As incomprehensible as those acts of disregard for life and property are, what I find equally incomprehensible are the reactions to them. I can’t understand how anyone can be aware of the inexcusable destruction of property and physical assaults on innocent people and attempt to explain them away with the same tired, stale, putrid political rhetoric that we are treated to on a daily basis. I can’t understand how we’ve come to a place in our grand political experiment where the conversation after such a diabolical acts centers on how mistreated the individuals who commit such dastardly acts have been by society, and how that mistreatment leads them to such frustration that they must break the law in order to protest it. I don’t want to understand because I don’t want to live in a time when it is possible. Unfortunately, somehow I already do.

Surrounding all of my disbelief–almost drowning out my own thoughts and feelings–is the noise. The constant screeching of nails on a chalkboard; the incessant thumping of drums that never

stops, and that only grows louder with each passing day. There seems to be no depth, nor breadth, nor any end to the horrible things that we are willing to say to one another in the name of politics.

I grew up being taught that REASONABLE people can agree to disagree. Reasonable people can debate, and even argue, but remain civil in the

Donald Trump is "literally Hitler"....literally!
Donald Trump is “literally Hitler”….literally!

process. Reasonable people can hold vastly differing views on matters of great importance, but can find common ground on which to stand in the interest of bettering our nation.

But, we are no longer reasonable people.

We are no longer people who discuss and debate with the best interests of everyone in mind. We are no longer people who understand that civilization requires courtesy, generosity, humility, and most importantly, respect.

Ahhh hah! PROOF!!
Ahhh hah! PROOF!!

I know better than to read comments when I read stories online, but it’s a lot like passing by a car accident on the freeway–I know I’m going to look even when I know I shouldn’t.

Ughhh….I looked!

In the self-absorbed, self-aggrandizing, solipsistic digital diorama of social media, every liberal is a communist, every conservative is a fascist, former President Obama is an Islamic terrorist, and Donald Trump is “literally Hitler” (yes, many people have LITERALLY said that). Never mind that the vast majority of the keyboard warriors using those words don’t even know what they mean. But, what does that matter? It’s just the internet, right? It’s our time and our way to communicate. And so it is.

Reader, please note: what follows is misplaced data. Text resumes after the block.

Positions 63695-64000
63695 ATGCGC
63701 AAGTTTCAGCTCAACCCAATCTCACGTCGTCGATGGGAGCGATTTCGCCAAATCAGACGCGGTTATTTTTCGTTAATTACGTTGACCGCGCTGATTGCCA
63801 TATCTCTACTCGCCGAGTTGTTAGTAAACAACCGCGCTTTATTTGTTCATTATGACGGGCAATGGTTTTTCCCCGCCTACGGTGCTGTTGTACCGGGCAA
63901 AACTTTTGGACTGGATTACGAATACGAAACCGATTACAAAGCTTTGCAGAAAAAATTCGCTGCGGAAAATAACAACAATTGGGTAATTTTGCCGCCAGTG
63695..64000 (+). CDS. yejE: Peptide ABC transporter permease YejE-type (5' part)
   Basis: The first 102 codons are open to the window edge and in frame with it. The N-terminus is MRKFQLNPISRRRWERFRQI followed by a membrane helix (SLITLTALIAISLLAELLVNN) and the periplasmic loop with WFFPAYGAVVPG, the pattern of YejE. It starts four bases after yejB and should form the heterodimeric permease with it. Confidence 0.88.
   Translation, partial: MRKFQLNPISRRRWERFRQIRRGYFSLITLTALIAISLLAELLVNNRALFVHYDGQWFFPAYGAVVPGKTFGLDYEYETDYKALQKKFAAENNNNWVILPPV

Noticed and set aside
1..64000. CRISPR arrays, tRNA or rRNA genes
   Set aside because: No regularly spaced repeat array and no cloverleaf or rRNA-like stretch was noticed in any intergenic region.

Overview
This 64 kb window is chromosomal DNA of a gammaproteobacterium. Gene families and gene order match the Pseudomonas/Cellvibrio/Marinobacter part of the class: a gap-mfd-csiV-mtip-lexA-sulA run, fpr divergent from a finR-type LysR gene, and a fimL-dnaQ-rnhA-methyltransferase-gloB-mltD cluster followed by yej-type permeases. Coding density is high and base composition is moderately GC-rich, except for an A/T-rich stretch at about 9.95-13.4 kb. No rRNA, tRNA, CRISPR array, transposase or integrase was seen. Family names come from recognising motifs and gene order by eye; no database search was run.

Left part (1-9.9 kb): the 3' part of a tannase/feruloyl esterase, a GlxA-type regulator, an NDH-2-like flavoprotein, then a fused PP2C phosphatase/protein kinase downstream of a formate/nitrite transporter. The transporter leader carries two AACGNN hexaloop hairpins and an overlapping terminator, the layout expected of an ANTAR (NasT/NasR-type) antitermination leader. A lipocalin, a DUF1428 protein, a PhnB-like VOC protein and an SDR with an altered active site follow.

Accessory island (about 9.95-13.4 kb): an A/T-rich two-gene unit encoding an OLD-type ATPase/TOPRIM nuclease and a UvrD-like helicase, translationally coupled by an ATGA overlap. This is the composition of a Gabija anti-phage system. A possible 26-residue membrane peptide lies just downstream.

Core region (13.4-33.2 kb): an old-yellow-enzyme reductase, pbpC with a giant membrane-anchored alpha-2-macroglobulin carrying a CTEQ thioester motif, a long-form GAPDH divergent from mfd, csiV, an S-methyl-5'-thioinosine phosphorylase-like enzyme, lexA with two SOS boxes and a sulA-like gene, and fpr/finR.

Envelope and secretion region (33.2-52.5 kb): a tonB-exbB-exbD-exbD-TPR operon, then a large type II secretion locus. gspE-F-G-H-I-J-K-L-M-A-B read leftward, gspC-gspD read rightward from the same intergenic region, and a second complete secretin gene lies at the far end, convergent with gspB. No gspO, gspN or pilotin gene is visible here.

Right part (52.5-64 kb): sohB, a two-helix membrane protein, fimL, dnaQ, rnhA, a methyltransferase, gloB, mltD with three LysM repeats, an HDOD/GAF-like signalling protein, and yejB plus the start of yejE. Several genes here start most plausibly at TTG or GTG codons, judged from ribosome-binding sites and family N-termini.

• In our time and in our way, people who voted for Donald Trump are racist, sexist, homophobic, transphobic, Islamophoboic, xenophobic non-humans who will likely be rounding up all of the people they don’t like and sending them away to “reeducation camps” beginning just any moment now.
  • In our time and in our way, people who believe that a woman should have the right to choose an abortion are genocidal non-human murderers and their belief system is what is leading our society to a place where it is okay to murder innocent people.

Those were the gist of some actual comments I’ve seen online recently. What sort of lunacy gives birth to either of those arguments?

Spectators fill the National Mall in front of the U.S. Capitol on January 20, 2017 in Washington, DC. In today's inauguration ceremony Donald J. Trump becomes the 45th president of the United States. (Alex Wong/Getty Images)
Spectators fill the National Mall in front of the U.S. Capitol on January 20, 2017 in Washington, DC. In today’s inauguration ceremony Donald J. Trump becomes the 45th president of the United States. (Alex Wong/Getty Images)

If this is the best that we can do when discussing issues and problems that are, frankly, vital to the very survival of our culture, then we may as well turn out the lights and go home because it’s over. It’s like we are living in a perpetual episode of The Real Housewives of [whatever city ]. Our entire political system now hinges on which side of whatever issue is being discussed screams the loudest and escalates their rhetoric the highest.

Most likely I just won’t respond at all. What good would it do anyway? We’ve moved from the Forum to the Colloseum (if you don’t understand that reference then go study up on Ancient Rome or watch Gladiator). Instead of discussing issues, we demolish people. Instead of working to be better, we fight to be right.

I honestly don’t even know why I’m still writing about this. How can a 1,000+ word, carefully considered blog post compete with a hastily produced and ill-informed meme or cartoon? How can any reasonable person making an honest appeal for courtesy and respect compete with 30 second soundbites of candidates accusing their opponents of wanting to destroy the whole world?